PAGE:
Liquid-infused surfaces present a novel coating for passive drag reduction in turbulent flows. Conceptually similar to superhydrophobic surfaces, which are composed of air pockets trapped within hydrophobic roughness, liquid-infused surfaces instead rely on a preferentially wetting, liquid lubricant to create a heterogeneous surface of fluid–solid and fluid–fluid interfaces. The mobility of the lubricant within the textures allows the fluid–fluid interfaces to support a finite interfacial slip velocity. In the proper configuration, the collection of slipping interfaces can result in a significant reduction in skin friction drag. However, sustaining this drag reduction is predicated on maintaining the integrity of the lubricating layer. While liquid-infused surfaces are robust to the most common sources of superhydrophobic surface failure, they exhibit a distinct susceptibility to shear/slip-driven drainage. Here, the robustness and behavior of lubricant-infused streamwise microgrooves are studied, in a turbulent channel flow facility. In the presence of external turbulent shear flow, a finite length of lubricant is found to be retained within the microtextures by a mechanism analogous to capillary rise, consistent with the observations of Wexler et al. (Phys Rev Lett 114(16):168301, 2015b), while the remainder of the lubricant is driven out of the surface. This retention mechanism is exploited to maintain a lubricating layer over a larger surface area by using a novel chemical patterning technique. Chemical barriers are scribed along the streamwise length of the grooves. These periodic barriers disrupt the continuity of the streamwise groove and inhibit the downstream drainage of the lubricant. The effectiveness of this approach is evaluated in a turbulent channel flow with promising results.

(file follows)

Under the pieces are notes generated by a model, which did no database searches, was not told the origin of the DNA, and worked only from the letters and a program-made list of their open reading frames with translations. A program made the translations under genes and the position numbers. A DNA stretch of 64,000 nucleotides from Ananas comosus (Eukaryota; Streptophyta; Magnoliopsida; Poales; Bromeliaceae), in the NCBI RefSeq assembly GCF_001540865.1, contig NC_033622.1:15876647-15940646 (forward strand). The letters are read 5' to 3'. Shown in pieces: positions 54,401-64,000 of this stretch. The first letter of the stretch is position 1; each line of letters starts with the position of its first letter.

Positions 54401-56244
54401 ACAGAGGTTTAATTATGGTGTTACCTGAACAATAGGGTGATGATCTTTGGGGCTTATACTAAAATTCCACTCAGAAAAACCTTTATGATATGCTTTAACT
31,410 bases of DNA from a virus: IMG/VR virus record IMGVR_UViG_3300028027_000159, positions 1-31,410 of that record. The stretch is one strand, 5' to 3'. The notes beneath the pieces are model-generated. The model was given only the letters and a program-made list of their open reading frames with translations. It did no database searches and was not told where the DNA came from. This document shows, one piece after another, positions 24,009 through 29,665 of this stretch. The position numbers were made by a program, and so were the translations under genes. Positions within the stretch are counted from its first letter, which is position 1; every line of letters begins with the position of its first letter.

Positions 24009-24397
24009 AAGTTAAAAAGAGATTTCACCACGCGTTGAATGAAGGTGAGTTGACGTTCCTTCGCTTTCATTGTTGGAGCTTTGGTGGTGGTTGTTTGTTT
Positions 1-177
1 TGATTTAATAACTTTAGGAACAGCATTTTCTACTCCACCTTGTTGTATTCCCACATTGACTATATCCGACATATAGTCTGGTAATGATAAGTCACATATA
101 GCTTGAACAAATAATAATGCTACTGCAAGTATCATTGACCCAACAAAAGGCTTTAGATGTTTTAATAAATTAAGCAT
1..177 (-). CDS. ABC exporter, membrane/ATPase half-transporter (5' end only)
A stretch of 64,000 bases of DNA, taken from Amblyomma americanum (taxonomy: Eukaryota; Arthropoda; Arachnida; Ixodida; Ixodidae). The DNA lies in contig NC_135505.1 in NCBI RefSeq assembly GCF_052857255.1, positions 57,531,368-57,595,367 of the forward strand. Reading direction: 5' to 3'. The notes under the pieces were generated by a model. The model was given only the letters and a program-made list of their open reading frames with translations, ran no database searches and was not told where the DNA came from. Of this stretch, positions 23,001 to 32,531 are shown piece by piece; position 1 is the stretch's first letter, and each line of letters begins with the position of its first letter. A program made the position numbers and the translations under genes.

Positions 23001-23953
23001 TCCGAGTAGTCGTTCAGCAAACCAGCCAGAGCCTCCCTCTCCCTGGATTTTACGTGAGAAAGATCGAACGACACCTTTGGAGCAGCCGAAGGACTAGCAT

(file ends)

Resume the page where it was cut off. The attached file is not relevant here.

All Science Journal Classification (ASJC) codes
- Computational Mechanics
- Mechanics of Materials
- Physics and Astronomy(all)
- Fluid Flow and Transfer Processes